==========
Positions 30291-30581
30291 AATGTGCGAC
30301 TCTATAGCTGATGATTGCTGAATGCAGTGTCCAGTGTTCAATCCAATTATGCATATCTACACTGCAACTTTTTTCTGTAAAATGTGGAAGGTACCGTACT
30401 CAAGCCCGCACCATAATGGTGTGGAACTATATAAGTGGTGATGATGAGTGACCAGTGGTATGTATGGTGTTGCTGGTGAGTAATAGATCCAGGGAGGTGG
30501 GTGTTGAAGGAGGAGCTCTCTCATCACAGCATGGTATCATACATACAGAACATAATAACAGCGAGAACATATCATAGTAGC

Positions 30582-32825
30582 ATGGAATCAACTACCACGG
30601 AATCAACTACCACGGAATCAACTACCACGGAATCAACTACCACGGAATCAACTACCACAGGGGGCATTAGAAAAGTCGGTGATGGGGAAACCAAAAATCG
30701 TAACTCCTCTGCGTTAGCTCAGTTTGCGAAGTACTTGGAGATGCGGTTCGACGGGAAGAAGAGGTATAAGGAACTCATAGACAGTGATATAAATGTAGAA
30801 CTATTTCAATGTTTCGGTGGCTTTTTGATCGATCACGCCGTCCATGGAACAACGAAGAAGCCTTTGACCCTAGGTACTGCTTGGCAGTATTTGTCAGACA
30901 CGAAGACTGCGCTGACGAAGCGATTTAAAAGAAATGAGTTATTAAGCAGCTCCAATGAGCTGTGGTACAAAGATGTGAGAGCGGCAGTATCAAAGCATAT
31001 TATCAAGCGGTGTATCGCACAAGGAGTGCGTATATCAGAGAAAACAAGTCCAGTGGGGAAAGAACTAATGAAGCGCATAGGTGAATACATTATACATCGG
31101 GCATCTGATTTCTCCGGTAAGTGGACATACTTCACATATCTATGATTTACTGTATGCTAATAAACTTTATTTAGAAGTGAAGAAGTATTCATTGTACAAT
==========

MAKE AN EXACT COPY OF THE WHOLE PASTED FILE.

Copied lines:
Positions 30291-30581
30291 AATGTGCGAC
30301 TCTATAGCTGATGATTGCTGAATGCAGTGTCCAGTGTTCAATCCAATTATGCATATCTACACTGCAACTTTTTTCTGTAAAATGTGGAAGGTACCGTACT
30401 CAAGCCCGCACCATAATGGTGTGGAACTATATAAGTGGTGATGATGAGTGACCAGTGGTATGTATGGTGTTGCTGGTGAGTAATAGATCCAGGGAGGTGG
30501 GTGTTGAAGGAGGAGCTCTCTCATCACAGCATGGTATCATACATACAGAACATAATAACAGCGAGAACATATCATAGTAGC

Positions 30582-32825
30582 ATGGAATCAACTACCACGG
30601 AATCAACTACCACGGAATCAACTACCACGGAATCAACTACCACGGAATCAACTACCACAGGGGGCATTAGAAAAGTCGGTGATGGGGAAACCAAAAATCG
30701 TAACTCCTCTGCGTTAGCTCAGTTTGCGAAGTACTTGGAGATGCGGTTCGACGGGAAGAAGAGGTATAAGGAACTCATAGACAGTGATATAAATGTAGAA
30801 CTATTTCAATGTTTCGGTGGCTTTTTGATCGATCACGCCGTCCATGGAACAACGAAGAAGCCTTTGACCCTAGGTACTGCTTGGCAGTATTTGTCAGACA
30901 CGAAGACTGCGCTGACGAAGCGATTTAAAAGAAATGAGTTATTAAGCAGCTCCAATGAGCTGTGGTACAAAGATGTGAGAGCGGCAGTATCAAAGCATAT
31001 TATCAAGCGGTGTATCGCACAAGGAGTGCGTATATCAGAGAAAACAAGTCCAGTGGGGAAAGAACTAATGAAGCGCATAGGTGAATACATTATACATCGG
31101 GCATCTGATTTCTCCGGTAAGTGGACATACTTCACATATCTATGATTTACTGTATGCTAATAAACTTTATTTAGAAGTGAAGAAGTATTCATTGTACAAT